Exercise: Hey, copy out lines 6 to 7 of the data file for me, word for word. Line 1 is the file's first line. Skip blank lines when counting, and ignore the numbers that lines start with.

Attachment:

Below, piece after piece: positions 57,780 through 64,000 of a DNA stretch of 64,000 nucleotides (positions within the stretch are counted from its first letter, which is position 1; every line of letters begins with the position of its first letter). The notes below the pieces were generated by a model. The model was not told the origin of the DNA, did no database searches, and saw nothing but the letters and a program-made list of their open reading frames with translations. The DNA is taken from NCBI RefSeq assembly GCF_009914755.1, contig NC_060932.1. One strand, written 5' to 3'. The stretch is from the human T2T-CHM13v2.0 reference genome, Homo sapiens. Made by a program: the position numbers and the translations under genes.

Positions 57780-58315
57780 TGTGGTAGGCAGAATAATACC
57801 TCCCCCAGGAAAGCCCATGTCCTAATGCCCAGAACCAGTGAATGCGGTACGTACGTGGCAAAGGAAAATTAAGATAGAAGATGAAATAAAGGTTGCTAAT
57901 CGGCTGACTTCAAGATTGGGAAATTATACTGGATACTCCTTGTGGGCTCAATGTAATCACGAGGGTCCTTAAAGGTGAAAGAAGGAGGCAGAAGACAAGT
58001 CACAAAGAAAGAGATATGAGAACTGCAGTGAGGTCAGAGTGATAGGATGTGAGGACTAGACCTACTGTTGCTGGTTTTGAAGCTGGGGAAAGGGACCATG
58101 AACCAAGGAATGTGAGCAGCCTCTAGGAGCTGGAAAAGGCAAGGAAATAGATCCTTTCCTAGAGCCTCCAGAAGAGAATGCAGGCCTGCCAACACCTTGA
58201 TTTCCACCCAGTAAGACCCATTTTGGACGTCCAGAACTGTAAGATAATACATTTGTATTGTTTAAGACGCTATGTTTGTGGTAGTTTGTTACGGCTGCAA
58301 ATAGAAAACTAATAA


58001 CACAAAGAAAGAGATATGAGAACTGCAGTGAGGTCAGAGTGATAGGATGTGAGGACTAGACCTACTGTTGCTGGTTTTGAAGCTGGGGAAAGGGACCATG
58101 AACCAAGGAATGTGAGCAGCCTCTAGGAGCTGGAAAAGGCAAGGAAATAGATCCTTTCCTAGAGCCTCCAGAAGAGAATGCAGGCCTGCCAACACCTTGA